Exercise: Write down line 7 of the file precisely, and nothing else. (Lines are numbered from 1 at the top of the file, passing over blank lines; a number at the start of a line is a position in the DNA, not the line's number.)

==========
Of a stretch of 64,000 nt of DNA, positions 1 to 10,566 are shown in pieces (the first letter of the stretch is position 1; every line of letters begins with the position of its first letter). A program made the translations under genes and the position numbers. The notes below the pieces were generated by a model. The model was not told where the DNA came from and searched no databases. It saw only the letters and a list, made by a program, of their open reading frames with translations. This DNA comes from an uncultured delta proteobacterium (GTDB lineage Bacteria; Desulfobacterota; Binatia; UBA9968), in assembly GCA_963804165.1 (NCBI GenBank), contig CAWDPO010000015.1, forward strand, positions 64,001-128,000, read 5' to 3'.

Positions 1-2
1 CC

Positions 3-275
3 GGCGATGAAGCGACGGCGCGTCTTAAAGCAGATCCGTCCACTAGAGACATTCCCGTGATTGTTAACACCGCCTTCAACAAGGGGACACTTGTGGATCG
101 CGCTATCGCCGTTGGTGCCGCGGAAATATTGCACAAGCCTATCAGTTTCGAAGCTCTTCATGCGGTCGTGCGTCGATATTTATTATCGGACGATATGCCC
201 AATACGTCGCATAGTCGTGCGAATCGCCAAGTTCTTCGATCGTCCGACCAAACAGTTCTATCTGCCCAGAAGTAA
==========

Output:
201 AATACGTCGCATAGTCGTGCGAATCGCCAAGTTCTTCGATCGTCCGACCAAACAGTTCTATCTGCCCAGAAGTAA